Lawyer Ram Jethmalani is like no other nonagenarian. As all good flirts, he’s charming, witty and irrepressible in equal measure. But it’s not quite what one would expect from a man who’s defended in court Indira Gandhi’s assassin Balbir Singh, smuggler-gangster Haji Mastan, model Jessica Lal’s murderer Mannu Sharma as well as Professor Abdul Rehman Geelani, who was accused of helping plan the attack on the Indian Parliament in 2001.
Securing an invite to the Sindh High Court Bar Association dinner he was attending was easy; wresting him from a bunch of lawyers debating fine legal points is more difficult. Among the conservatively attired Karachi set, Jethmalani was the peacock. With a maroon Hawaiian-print shirt, a yellow silk handkerchief and chunky rings, the black jacket was just a nod at formal attire. But switching between fluent English, Urdu and Sindhi, the Shikarpur-born Jethmalani effortlessly worked the crowd, reminescing about his hometown, his impressions of President Asif Zardari, Pak-India relations and how ice cream is the perfect antidote to alcohol. It was gone midnight by the time he settled down for a chit chat. And despite the strain of travelling all day and being booked on an early morning flight to Mumbai, Jethmalani was in fine form. Excerpts.
Q. You’ve defended a host of people few others would have touched. Where does this impulse stem from?
A. It’s a question of following the basic rules of the profession. It’s a recognised rule among English barristers that when a lawyer refuses to stand between the Crown and the subject, it’s the end of liberty. In accordance with that, there’s a statutory rule in India that no lawyer can refuse [a brief] because he either believes the client is guilty or the lawyer fears he’ll be going against public opinion and representing that client will make him unpopular. If I hadn’t represented [all those I did], I wouldn’t have been true to my profession.
I didn’t earn a pai in the Gandhi case. I was a member of the BJP; the party asked me to resign because I had accepted the brief and so I did. But I had to do it because of my professional obligations.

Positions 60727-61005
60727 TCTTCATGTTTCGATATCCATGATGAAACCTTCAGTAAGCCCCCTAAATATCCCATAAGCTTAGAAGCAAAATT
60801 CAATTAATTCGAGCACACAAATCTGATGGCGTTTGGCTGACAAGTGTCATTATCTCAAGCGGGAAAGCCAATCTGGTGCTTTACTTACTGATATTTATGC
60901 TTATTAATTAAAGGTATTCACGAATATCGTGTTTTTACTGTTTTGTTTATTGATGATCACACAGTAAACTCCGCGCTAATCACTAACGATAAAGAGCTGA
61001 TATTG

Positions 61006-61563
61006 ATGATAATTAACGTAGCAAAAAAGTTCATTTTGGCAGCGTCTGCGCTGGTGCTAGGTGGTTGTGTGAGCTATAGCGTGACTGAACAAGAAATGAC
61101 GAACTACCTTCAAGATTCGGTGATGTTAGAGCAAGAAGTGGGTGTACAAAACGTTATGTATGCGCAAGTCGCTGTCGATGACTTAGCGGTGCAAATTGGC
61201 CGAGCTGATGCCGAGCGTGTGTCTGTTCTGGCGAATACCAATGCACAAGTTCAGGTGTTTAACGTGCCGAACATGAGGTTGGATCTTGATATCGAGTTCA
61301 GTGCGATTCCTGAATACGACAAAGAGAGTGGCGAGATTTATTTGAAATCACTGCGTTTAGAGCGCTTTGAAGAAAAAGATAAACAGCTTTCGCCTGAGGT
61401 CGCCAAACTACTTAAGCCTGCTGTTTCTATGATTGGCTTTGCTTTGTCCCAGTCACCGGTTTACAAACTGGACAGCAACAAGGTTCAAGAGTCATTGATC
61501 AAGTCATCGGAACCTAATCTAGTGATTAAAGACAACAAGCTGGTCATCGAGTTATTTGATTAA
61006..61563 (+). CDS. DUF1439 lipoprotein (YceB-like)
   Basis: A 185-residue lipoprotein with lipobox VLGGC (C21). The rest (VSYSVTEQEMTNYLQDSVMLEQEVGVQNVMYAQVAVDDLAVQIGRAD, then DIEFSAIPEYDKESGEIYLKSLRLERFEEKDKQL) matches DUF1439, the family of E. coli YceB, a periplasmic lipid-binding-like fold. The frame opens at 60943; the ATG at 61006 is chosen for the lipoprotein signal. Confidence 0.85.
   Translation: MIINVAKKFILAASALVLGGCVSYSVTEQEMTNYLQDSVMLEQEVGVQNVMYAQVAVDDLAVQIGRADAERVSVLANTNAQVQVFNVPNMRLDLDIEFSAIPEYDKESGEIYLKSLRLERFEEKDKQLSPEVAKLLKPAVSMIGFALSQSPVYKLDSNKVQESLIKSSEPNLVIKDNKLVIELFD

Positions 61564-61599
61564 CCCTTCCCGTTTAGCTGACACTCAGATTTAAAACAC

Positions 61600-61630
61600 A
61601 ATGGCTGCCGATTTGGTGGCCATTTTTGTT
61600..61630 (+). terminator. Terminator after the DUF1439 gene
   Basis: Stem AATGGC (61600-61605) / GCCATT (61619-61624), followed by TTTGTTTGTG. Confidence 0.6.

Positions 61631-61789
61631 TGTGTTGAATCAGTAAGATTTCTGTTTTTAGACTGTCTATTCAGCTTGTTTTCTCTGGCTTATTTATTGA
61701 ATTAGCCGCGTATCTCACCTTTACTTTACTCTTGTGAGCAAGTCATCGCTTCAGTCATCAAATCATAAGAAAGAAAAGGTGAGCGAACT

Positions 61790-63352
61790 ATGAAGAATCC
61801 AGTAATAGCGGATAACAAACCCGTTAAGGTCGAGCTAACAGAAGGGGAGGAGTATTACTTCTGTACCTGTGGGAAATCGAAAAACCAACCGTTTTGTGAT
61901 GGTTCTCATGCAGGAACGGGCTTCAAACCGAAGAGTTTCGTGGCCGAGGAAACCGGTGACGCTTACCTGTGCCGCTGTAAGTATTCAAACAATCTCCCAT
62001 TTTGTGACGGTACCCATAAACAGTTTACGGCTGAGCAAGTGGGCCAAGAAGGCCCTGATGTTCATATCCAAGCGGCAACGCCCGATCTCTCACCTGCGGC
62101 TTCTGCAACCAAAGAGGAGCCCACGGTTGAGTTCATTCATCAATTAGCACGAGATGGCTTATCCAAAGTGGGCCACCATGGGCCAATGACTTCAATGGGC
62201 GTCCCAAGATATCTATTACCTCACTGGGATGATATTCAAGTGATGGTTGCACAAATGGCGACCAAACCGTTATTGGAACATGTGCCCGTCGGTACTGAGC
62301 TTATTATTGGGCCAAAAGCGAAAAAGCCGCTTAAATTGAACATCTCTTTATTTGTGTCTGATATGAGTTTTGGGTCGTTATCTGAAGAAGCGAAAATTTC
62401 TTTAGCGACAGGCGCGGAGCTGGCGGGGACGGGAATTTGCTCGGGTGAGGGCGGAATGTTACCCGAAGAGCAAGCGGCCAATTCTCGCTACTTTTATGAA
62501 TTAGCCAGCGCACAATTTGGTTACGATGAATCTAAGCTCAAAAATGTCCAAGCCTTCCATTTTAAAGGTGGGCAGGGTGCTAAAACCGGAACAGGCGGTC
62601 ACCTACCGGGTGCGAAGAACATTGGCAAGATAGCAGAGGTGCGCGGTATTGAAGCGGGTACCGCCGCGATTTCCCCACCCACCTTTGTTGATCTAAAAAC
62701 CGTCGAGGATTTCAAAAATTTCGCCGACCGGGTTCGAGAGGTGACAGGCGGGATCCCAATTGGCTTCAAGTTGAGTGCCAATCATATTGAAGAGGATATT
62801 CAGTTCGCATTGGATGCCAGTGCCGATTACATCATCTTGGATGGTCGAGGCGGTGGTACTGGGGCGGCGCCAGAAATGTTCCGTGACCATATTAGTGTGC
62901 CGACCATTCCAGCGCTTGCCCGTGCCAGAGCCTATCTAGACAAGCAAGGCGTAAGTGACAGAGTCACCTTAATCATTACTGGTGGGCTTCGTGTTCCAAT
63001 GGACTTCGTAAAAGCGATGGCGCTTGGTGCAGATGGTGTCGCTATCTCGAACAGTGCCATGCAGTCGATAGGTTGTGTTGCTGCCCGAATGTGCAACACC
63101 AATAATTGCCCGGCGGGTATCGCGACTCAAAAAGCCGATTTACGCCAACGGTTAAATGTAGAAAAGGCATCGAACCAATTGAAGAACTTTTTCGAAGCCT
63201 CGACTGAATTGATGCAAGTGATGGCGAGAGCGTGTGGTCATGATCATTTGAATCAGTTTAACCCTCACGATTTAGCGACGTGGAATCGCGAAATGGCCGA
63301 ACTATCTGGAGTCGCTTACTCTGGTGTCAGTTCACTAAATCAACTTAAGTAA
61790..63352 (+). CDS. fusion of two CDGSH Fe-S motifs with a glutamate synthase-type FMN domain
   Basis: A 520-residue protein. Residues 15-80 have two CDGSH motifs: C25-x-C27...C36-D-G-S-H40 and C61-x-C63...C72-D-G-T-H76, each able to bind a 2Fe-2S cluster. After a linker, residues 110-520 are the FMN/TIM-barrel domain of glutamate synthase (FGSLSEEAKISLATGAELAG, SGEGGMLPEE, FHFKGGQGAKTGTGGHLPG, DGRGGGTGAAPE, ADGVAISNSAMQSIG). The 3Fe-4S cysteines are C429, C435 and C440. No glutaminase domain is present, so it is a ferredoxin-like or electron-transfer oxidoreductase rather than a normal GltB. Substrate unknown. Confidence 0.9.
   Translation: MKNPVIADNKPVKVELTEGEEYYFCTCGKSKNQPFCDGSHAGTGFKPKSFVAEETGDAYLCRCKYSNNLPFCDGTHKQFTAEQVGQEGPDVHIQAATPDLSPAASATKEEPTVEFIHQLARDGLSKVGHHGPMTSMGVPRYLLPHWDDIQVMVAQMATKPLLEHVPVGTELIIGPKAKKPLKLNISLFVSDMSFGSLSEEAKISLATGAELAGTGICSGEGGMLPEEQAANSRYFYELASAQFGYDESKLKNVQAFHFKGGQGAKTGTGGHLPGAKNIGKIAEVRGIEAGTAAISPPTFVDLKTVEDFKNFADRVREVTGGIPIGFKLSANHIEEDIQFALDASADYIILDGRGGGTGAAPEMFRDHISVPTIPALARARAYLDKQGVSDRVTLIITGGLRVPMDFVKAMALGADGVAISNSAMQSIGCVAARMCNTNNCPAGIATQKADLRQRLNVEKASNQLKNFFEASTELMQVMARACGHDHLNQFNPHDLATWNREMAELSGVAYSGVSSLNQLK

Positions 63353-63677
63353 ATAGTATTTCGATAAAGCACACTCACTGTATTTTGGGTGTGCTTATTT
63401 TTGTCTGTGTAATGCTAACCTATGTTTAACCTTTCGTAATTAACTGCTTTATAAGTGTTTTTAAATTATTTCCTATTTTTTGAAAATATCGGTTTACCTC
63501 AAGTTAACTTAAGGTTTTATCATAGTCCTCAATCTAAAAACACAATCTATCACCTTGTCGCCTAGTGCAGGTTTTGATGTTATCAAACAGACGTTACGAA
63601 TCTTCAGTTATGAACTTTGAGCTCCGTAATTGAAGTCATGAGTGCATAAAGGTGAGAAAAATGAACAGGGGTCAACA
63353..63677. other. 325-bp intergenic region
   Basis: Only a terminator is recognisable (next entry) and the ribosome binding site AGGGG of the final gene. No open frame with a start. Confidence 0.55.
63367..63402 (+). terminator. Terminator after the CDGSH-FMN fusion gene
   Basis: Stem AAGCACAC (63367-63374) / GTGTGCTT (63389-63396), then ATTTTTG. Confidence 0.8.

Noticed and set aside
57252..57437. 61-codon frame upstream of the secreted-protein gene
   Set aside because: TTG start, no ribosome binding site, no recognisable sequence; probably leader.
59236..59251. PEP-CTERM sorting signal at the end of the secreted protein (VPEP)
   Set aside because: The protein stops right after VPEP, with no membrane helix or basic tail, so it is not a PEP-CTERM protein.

Our constitution guarantees every citizen the right to a counsel and the courts try and accommodate the requests of the accused for a lawyer of their choice. It’s a tradition at the bar to treat the wish of a death row prisoner as a command.
Q. But what about those accused of crimes such as terrorism? You have now Ajmal Kasab; we’ve had our experience with Hafiz Saeed…
A. Yes, but also remember that Professor Geelani was sentenced to death in the Parliament case and he was subsequently acquitted. The greatest success of terrorists will be when India gives up [adherence to] rule of law; we will have become terrorists then.
Q. What do you make of the current trend of judicial activism in Pakistan, in light of the Indian experience?
A. I’m not too familiar with the details of the Pakistani experience but generally, the judiciary should be on the side of the citizen. The executive, because it’s arrogant or corrupt, does tend to assail the rights of citizens, and the judiciary is support to protect these rights. So there should be tension between the judiciary and the executive.
In India, it was observed that people couldn’t approach the courts for redressal of their problems because of economic backwardness so the scope of locus standi was widened; now any civic-minded person can petition the court on behalf [of the dispossessed]. It’s a healthy principle, as long as it’s not misused for propaganda or political purposes.
As for Pakistan in particular, the Bar has done a great job in bringing back democracy and establishing the independence of the judicary. But it’s a fragile democracy and needs to be propped up and this is something India can help with. In India, people have problems with Pakistani military dictators; it’s in India’s interest that democracy in Pakistan is supported.
Published in The Express Tribune, April 27th, 2011.